News from New Delhi has it that India is dropping broad hints of its intention to ‘sabotage’ the already postponed Saarc summit in Islamabad. It may be recalled that the summit scheduled to be held in 2016 was postponed after Indian intention to ‘boycott’ it surfaced. The very future of this regional organisation now hangs in the balance.
Saarc, as a regional bloc, emerged ill-starred virtually from day one. The one fundamental precept relating to international groupings is that top priority is invariably accorded to strengthening of the moorings and establishing of the infrastructure. Only after the fundamentals have been suitably taken care of the attention is diverted towards what may be termed embellishments. Mentors of the South Asian Association for Regional Cooperation surprisingly turned every precept on its head.
Since its inception, Saarc has been engaged more in superficial ostentation, less in resolution of the impediments that hinder a fruitful regional integration. So many ancillary bodies have sprouted under its benign shade making it difficult to discern the original organism. One reason for this sad mix-up of priorities has probably been the general atmosphere of suspicion and distrust that has characterised the relations between the two biggest member states and the smaller states of the region.
When a regional organisation of this genre is set up, the initial step is invariably based on the concept of ‘notional equality’ of member states. Bilateral frictions and hang-ups are made subservient to the overall interests of the organisation, as whole, only then political differences are minimised by emphasising the commonality of interests. Asean is a case in point, where Indonesia — the largest member state — took the conscious policy decision to lower its profile so as not to give the small member states a feeling of having to deal with a ‘big brother’. Malaysia, too, played a positive role.
In Saarc’s case, the Indian establishment appears to have missed the opportunity to play a benign role. Due to (unfounded) fears of small state members ganging up against it, India made it a policy to deal with each neighbour individually on a bilateral basis and on its own terms. The two landlocked member states — Nepal and Bhutan — were singled out for some heavy-handed treatment. Sri Lanka had to contend with an insurgency that can hardly be called indigenous. The Maldives barely manages to keep its head above water.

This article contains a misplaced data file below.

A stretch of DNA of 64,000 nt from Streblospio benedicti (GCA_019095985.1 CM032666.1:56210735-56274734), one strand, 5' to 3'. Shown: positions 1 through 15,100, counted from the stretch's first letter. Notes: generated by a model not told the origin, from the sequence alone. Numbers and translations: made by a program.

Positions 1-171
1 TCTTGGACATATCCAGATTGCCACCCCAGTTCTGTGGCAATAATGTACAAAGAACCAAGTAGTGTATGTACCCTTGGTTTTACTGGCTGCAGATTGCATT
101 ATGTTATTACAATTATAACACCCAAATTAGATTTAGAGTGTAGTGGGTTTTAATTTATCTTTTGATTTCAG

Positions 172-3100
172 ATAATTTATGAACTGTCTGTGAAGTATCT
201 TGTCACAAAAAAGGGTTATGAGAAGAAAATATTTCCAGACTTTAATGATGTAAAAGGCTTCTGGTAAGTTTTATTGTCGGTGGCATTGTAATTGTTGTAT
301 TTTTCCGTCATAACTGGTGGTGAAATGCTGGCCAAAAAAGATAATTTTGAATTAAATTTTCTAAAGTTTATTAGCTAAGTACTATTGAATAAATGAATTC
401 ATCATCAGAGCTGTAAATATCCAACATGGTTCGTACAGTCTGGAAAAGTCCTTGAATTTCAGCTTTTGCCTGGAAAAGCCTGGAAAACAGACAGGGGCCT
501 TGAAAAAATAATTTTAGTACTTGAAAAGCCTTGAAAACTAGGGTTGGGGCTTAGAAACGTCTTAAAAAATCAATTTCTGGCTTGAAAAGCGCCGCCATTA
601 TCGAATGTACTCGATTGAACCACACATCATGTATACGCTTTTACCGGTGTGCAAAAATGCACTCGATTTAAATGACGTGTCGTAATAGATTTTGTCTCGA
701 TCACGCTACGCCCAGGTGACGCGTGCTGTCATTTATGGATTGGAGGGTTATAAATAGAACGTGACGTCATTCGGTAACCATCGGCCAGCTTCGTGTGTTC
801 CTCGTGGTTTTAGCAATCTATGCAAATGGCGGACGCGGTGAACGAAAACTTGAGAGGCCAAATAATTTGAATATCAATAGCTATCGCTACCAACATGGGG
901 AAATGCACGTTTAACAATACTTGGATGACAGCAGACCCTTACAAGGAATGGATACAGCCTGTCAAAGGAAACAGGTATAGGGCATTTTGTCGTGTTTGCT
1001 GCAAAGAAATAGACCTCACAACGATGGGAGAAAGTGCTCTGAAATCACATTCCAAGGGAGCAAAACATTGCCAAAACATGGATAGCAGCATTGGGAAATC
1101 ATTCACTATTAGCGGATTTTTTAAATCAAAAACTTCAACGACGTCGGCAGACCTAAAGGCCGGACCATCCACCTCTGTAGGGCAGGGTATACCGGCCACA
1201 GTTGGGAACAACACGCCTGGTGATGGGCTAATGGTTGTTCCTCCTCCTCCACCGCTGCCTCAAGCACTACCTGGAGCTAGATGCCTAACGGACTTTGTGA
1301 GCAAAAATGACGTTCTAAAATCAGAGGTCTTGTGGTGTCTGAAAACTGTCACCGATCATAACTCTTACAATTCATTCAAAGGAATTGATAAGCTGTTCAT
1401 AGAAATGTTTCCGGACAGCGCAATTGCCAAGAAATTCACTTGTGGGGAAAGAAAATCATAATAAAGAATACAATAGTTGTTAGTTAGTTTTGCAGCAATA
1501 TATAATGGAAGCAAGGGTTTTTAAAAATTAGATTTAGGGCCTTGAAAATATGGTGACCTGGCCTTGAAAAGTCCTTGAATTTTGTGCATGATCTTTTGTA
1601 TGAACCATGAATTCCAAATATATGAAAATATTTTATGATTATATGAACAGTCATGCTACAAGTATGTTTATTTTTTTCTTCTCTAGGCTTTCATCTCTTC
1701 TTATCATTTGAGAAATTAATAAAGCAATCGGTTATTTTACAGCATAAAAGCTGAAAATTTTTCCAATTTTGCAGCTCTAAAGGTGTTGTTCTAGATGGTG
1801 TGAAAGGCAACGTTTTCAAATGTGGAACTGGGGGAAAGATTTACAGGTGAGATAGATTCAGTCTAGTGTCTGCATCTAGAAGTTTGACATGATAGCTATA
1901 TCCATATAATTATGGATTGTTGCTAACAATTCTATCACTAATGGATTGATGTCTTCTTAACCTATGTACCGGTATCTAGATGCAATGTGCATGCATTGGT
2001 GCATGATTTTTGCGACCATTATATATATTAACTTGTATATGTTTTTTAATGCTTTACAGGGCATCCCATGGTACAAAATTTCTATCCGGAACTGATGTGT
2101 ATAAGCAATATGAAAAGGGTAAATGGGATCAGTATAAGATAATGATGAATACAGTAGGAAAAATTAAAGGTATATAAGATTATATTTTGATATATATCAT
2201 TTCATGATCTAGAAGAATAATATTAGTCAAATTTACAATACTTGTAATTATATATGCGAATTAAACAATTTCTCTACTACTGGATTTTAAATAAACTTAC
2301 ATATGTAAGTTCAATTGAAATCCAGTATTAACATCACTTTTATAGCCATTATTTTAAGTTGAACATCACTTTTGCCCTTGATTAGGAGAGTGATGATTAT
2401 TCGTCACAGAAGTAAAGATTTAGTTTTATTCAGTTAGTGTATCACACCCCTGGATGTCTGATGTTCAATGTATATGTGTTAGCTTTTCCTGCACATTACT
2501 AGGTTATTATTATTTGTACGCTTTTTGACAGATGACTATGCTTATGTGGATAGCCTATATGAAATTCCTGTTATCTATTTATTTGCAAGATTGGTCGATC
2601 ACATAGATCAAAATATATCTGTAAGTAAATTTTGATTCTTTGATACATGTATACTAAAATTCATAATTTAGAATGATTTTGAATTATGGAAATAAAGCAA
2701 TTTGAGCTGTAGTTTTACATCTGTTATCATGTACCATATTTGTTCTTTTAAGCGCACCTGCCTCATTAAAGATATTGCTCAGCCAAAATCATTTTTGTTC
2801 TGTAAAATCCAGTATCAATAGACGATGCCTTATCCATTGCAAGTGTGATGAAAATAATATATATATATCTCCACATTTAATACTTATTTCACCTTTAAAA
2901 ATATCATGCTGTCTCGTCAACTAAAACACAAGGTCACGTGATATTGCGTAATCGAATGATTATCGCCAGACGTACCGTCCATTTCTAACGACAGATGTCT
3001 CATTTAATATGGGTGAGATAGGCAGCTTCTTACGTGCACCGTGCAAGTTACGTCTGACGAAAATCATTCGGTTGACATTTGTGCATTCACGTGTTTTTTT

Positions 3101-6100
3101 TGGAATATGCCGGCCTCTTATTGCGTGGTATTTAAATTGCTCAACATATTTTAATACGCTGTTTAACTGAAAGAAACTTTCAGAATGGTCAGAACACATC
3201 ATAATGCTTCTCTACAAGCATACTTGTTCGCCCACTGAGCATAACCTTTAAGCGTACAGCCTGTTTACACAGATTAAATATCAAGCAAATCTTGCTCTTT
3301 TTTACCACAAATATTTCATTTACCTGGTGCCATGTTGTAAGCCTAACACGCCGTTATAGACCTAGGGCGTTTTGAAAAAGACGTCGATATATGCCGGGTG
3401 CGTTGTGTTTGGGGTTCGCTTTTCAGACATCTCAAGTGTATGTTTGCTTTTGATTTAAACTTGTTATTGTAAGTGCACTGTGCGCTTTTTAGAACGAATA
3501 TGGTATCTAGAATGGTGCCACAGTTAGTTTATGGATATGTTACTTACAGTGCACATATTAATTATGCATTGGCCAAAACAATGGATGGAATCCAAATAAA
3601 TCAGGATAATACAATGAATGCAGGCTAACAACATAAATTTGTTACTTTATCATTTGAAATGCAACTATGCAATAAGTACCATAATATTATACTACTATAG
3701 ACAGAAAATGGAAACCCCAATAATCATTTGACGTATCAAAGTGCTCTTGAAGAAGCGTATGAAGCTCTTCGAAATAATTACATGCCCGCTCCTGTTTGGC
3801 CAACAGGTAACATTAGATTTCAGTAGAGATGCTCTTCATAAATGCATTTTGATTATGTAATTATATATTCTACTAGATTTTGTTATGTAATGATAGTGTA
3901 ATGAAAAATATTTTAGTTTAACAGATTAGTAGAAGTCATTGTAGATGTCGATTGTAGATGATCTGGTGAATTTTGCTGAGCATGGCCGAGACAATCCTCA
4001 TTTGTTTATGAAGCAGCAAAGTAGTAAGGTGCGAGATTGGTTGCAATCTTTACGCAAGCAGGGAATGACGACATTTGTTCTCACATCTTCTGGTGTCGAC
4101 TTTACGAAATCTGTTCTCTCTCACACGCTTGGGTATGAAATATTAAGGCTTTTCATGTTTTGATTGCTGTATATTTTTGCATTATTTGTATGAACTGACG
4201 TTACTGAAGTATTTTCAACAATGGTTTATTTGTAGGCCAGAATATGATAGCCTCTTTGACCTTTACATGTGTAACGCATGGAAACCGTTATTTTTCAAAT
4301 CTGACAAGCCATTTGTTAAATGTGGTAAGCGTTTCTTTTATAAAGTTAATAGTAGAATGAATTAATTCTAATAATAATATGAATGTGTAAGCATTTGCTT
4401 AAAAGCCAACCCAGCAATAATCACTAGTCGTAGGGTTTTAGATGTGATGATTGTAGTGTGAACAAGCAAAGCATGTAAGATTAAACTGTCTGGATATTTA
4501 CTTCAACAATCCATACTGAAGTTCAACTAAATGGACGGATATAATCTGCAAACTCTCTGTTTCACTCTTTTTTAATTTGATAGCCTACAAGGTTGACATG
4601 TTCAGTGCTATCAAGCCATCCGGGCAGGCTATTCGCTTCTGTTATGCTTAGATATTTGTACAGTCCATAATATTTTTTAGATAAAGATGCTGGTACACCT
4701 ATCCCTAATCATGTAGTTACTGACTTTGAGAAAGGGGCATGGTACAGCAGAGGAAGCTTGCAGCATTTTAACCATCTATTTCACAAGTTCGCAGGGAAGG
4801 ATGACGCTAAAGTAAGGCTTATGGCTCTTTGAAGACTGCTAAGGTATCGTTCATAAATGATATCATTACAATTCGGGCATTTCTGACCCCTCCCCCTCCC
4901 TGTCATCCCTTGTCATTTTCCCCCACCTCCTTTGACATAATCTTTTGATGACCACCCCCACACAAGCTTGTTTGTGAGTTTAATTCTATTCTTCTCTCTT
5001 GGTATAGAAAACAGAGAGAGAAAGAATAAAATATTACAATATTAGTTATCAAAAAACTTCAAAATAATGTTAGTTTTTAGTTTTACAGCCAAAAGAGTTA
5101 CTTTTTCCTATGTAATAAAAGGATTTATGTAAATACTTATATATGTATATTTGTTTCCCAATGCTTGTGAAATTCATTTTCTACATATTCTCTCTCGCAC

Saarc summits and meetings, unfortunately, have been a missed opportunity for the member states’ leaders to settle regional issues of vital concern. It is true that the charter discourages references to ‘bilateral issues’, yet there are several issues that are no longer of purely bilateral nature and are crying out for solutions. Few of which are natural disasters; apportionment of water resources; sharing of energy resources; preservation of environment; poverty alleviation; education for all; and curbing extremism and terrorism.
Despite the imminent need to tackle such issues, nothing tangible has been achieved so far. If anything, more schisms than convergences have emerged over the years. Albeit, the one noteworthy element that stands out is the extremely positive and constructive contribution of the smaller member states. Nepal, Sri Lanka, the Maldives and Bhutan have played a pivotal role in the association’s somewhat erratic march through the minefield of South Asian politics. These states have perforce to manoeuvre within restrictive parameters, while giving evidence of their commitment to the principles and ideals of Saarc.
The leaders of the Saarc region would do well to take a good, hard look at the way the regional organisation is headed. If the present trend is not checked, there is growing fear that Saarc may be headed for a future that the regional powers that be and their leaders may live to regret in the times to come.
The writer is a former ambassador and ex-assistant secretary general of OIC